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    #238592 - 05/30/17 10:41 AM Transferring college credits
    Old Dad Offline
    Member

    Registered: 07/30/12
    Posts: 423
    I'm just curious to see how many others have run into a lot of difficulties in transferring credits from one college to another or even AP credit from HS days.

    It's been our family experience that most colleges have the standard path down pat, however, when it comes to anyone who is taking a non-traditional path, we've quickly run into a considerable amount of problems in this area, including even between state funded colleges within the same state. We even had one college tell our eldest son, "Once you start your first semester then the professors will look it over and let you know what transfers." That of course doesn't play well when you're trying to decide between numerous colleges to attend next semester.

    I also know many colleges now are limiting how many credit hours of AP classes they'll accept to 6 or 9 credits. The state college our youngest son attends is looking at disallowing credits from online classes in at least some subjects.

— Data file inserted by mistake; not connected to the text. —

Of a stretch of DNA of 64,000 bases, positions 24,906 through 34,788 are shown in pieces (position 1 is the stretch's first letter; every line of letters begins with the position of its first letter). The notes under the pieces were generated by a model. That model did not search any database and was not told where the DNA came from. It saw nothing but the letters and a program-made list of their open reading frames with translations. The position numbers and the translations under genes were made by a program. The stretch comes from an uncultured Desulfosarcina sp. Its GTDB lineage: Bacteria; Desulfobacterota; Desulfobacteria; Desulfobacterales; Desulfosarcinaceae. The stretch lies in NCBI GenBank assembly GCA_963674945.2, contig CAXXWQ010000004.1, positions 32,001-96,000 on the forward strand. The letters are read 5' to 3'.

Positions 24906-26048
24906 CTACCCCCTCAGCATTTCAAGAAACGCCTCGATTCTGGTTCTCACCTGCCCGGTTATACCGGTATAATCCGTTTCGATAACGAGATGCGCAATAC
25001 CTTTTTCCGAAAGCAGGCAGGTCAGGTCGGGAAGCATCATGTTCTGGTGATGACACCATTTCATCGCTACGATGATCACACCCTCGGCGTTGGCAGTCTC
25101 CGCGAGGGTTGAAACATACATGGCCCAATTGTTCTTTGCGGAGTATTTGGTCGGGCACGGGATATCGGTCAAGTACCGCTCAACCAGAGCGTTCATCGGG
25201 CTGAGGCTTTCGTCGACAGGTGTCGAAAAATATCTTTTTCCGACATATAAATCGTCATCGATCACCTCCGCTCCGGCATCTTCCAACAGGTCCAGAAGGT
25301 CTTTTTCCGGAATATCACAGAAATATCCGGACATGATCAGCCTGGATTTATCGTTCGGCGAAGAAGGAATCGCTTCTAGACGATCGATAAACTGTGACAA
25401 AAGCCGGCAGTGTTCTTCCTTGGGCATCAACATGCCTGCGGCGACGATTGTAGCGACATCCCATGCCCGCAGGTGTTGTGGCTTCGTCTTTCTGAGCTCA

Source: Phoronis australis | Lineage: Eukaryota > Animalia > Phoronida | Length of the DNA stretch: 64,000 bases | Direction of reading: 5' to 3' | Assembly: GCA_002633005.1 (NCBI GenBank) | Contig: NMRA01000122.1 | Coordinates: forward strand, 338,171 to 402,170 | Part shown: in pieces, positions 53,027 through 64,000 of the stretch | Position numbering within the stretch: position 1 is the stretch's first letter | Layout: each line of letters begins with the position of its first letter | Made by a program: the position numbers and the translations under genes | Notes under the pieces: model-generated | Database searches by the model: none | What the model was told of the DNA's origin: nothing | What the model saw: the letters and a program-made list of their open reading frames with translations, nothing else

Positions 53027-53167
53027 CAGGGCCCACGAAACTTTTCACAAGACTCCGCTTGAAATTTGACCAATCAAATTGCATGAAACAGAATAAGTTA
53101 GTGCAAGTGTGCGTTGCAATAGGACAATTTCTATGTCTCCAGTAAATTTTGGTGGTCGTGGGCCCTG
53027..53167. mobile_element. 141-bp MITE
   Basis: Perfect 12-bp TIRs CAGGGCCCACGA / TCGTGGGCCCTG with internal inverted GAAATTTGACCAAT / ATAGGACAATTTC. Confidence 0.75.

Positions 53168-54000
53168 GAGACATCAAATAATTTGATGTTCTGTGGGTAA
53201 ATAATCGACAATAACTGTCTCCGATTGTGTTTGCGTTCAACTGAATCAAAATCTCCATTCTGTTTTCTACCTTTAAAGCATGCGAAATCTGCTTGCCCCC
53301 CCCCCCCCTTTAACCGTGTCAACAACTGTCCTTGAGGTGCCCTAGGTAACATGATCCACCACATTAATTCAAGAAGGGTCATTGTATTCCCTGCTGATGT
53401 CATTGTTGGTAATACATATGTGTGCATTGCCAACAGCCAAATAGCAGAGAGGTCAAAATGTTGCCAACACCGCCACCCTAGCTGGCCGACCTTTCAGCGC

Edited by Old Dad (05/30/17 10:43 AM)

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    #238598 - 05/30/17 01:07 PM Re: Transferring college credits [Re: Old Dad]
    Val Offline
    Member

    Registered: 09/01/07
    Posts: 3294
    Loc: California
    My eldest is only now starting this process, but I worked at a community college for a little while, and I learned a few points about transfer credits.

    1. Individual colleges often have web pages addressing this subject. Try a web search for [college name] "transfer credit".

    2. You can ask admissions counselors. That said, it looks like you may have gone this route and aren't making much progress. Did your son tell them explicitly that he needed the information so that he could plan ahead?

    3. State-school to state-school: look for a systemwide policy regarding credit transfer. At the CC where I worked (in California), all classes were classified as to whether they were eligible for CSU and/or UC credit, and what kind (e.g. Gen. Ed.; major-specific, etc.).